Dear Editor:
We read with great interest the article by Øiestad et al, ‘‘Knee Function and Prevalence of Knee Osteoarthritis After Anterior Cruciate Ligament Reconstruction: A Prospective Study With 10 to 15 Years of Follow-up’’ in the November 2010 issue.4 The authors did a commendable job presenting data on 221 patients over a period of 10 to 15 years with an 82% follow up rate. This is no small effort, and we recognize their hard work and contribution to our current knowledge in the field of ACL reconstruction (ACLR) surgery. However, we would like to bring up 2 points that we feel would have been a valuable addition to this study.

First, the authors reported a higher prevalence of radiographic, but not symptomatic, knee osteoarthritis in those with combined injury compared with those with an isolated ACL injury. Two significant contributors to this finding could be (1) nonanatomic ACLR and (2) time delay to ACLR in the combined injury group. There exists a large difference in the average time from injury to surgery for the 2 groups (isolated ACL, 7.1 months; combined injury 42.4, months) (Table 1). This delay in treatment in patients could have contributed to the higher prevalence of radiographic knee osteoarthritis (due to continued joint laxity and abnormal knee kinematics).

Although the authors make the point that there was no statistically significant difference in symptomatic knee osteoarthritis in the 2 groups, 10 to 15 years may still not be enough time to realize that difference (especially in the younger cohort). While we appreciate that the authors’ conclusions do not outreach the data, the dissimilarity in time to treatment introduces a study design flaw that is inadequately addressed.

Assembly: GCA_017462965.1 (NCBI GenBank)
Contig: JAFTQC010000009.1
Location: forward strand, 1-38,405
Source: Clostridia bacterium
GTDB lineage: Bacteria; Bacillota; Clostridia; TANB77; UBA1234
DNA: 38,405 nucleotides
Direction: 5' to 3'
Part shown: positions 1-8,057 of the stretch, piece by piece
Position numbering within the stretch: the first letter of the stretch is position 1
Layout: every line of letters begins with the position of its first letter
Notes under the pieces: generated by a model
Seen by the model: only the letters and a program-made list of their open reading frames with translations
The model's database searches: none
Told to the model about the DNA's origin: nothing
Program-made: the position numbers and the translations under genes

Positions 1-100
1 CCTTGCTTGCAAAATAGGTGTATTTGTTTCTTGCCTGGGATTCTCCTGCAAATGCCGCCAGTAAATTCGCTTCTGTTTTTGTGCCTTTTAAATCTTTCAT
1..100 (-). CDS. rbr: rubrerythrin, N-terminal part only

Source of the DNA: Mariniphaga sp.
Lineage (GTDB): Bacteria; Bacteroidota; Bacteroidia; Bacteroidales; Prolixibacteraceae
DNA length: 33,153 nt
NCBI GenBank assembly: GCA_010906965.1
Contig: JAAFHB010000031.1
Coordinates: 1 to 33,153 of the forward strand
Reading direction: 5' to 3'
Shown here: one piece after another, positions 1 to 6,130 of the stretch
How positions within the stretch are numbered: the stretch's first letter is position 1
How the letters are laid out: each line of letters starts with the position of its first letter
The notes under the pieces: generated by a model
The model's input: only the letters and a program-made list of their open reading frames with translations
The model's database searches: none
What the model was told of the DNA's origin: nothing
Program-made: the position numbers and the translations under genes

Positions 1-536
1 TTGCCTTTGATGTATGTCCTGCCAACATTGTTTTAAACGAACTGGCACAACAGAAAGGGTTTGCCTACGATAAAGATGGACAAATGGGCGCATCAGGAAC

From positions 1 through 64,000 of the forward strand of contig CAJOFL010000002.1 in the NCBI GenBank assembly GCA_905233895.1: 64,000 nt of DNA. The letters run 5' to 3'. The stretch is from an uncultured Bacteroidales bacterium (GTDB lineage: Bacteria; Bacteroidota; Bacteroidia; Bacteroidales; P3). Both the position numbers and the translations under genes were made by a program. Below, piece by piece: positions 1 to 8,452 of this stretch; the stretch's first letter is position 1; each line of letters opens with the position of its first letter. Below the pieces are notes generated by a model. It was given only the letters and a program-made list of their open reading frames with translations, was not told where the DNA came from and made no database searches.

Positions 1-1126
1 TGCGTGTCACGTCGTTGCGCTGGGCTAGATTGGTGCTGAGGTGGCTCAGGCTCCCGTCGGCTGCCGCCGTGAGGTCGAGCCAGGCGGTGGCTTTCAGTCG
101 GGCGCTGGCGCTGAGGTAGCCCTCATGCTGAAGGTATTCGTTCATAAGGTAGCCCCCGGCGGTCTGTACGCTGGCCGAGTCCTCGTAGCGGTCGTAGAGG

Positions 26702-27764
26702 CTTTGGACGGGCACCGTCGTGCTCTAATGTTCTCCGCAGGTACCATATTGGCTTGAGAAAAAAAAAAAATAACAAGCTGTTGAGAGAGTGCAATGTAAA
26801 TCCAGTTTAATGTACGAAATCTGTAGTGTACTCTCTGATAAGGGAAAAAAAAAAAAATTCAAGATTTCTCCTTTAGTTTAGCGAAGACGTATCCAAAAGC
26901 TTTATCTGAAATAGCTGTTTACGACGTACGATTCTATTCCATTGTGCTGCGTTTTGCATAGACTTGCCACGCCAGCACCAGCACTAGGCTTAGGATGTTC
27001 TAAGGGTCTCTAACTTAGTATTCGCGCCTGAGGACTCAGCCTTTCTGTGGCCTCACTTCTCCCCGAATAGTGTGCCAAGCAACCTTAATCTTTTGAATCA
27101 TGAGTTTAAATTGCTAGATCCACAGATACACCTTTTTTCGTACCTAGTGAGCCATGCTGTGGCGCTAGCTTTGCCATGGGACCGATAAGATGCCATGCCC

Secondly, the authors’ use of the ‘‘transtibial technique’’ for ACL tunnel placement has previously been shown to create tunnel mismatch and nonanatomic graft position.3 The subsequent tunnel placement tends to be outside the native insertion site of the ACL bundles, and it can result in abnormal knee kinematics.5 In ACLR, anatomy and tunnel placement are critical to clinical outcomes, with nonanatomic tunnels resulting in limitation in knee range of motion, supraphysiologic graft tension, and potential graft failure. Also, the authors’ use of the ‘‘clock face’’ in describing femoral tunnel position is a poor reference marker and no longer has a role in anatomic ACLR.1,6 It is important to eliminate nonanatomic ACLR as a source of abnormal knee kinematics and as a contributor to progressive cartilage degeneration.5

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